As I write this, my daughter has just arose from her bed, an hour past the time when I first told her to wake up and a good two hours since her alarm clock went off. She's 11, and the source of great joy and laughter--and the source of great aggravation and tear-filled days. She can make homeschool so fun and exciting--and she can also make it just plain hard. Harder than it needs to be.
Do you feel me?
I want to be able to take her on exciting and educational field trips, full of inspiration and fun, and I'd love to do interesting crafts and projects with her--but with her attitude, just doing textbook work is like pulling teeth without the numb shot. So we don't do many field trips or special days because, when we do them, they feel like I'm rewarding behavior that I'd rather not reward.
I have this vision of our homeschool is supposed to be: one of encouragement and discipleship, where my daughter wants to learn and enjoys learning, and I enjoy being her guide on this journey. But on difficult days in which she cops a pre-teen attitude or is intent on running me over while she drives the struggle bus, it's anything but enjoyable or encouraging.
How to handle a hard day
Honestly, the best way I've found to handle a hard day -- or a hard season -- is to get Laura's dad involved. Often, a call or, like this morning, a text, from him often can persuade her to turn her act around and do her work without sass. Parents must be on the same page with homeschooling (and parenting) or the ship is sunk.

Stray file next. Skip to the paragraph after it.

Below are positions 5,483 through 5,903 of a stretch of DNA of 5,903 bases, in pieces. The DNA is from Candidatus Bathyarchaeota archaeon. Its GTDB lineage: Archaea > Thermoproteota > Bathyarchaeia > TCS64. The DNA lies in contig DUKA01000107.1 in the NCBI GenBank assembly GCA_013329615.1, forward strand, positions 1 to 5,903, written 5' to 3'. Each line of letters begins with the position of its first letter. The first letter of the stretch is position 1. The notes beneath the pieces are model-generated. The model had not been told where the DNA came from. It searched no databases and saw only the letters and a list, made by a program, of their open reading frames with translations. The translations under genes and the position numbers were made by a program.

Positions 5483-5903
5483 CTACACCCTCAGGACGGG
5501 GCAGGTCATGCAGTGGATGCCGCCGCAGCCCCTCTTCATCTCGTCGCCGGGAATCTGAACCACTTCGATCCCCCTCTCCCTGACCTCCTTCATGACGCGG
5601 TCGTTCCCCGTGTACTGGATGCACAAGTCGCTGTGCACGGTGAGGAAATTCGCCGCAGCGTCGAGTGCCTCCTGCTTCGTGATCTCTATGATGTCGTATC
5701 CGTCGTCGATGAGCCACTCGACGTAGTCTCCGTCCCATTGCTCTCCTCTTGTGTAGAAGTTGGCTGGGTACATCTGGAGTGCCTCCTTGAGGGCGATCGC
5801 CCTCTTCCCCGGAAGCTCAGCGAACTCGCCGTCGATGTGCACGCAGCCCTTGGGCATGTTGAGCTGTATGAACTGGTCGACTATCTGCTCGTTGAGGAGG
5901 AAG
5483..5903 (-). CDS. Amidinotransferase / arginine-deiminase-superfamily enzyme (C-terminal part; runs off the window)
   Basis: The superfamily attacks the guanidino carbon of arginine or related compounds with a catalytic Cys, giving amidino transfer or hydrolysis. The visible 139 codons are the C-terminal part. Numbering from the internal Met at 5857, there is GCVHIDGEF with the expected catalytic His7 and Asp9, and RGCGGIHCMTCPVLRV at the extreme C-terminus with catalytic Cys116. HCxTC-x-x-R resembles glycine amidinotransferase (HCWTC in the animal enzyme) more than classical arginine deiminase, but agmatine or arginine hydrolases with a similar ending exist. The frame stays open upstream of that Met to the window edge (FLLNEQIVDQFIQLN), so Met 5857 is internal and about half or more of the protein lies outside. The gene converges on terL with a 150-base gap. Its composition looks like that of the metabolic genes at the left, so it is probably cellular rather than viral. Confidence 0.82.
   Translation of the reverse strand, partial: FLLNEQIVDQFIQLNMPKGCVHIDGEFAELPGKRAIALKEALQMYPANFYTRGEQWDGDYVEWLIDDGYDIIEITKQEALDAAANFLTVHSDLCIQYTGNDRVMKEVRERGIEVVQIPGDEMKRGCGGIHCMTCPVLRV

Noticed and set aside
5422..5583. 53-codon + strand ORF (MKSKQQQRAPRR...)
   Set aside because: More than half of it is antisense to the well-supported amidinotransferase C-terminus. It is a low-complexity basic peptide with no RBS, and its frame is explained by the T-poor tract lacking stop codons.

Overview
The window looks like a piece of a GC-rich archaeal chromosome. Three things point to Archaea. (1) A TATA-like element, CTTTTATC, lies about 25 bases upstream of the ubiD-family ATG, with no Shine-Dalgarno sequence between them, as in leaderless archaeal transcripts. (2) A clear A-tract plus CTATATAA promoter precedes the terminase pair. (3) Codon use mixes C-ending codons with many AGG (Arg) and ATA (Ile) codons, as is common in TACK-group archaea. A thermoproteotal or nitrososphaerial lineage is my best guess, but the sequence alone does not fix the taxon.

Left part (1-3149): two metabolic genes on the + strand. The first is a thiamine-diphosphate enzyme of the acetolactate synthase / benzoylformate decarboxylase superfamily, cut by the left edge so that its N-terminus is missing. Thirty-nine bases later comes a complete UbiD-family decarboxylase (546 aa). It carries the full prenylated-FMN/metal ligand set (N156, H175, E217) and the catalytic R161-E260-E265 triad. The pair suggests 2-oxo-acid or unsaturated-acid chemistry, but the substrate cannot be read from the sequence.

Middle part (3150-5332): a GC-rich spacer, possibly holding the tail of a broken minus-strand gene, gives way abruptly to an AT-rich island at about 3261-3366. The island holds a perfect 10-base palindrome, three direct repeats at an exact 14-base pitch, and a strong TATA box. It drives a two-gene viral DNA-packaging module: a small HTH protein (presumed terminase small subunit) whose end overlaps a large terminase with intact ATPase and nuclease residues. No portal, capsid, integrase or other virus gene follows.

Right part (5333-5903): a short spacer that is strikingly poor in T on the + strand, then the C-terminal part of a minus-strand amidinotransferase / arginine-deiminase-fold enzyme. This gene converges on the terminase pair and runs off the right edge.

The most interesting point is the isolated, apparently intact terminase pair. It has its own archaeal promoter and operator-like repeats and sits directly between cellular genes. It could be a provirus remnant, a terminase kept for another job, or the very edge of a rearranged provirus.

Other ways I handle hard days are to take breaks, have conversations about expectations, and make sure my child understands that I am her mother, and she will treat me with respect. We allow the television shows our kids watch influence them too much, and they mimic what they see on television: kids who know more than their parents; weak and ineffective parents who allow their kids to run roughshod over them; or children who have too much say in the goings-on in a household. You are the parent; be the parent. It's one thing to ask for your child's opinion on things; it's quite another to allow the child, who developmentally is not ready, to make sweeping declarations about how the household will be run.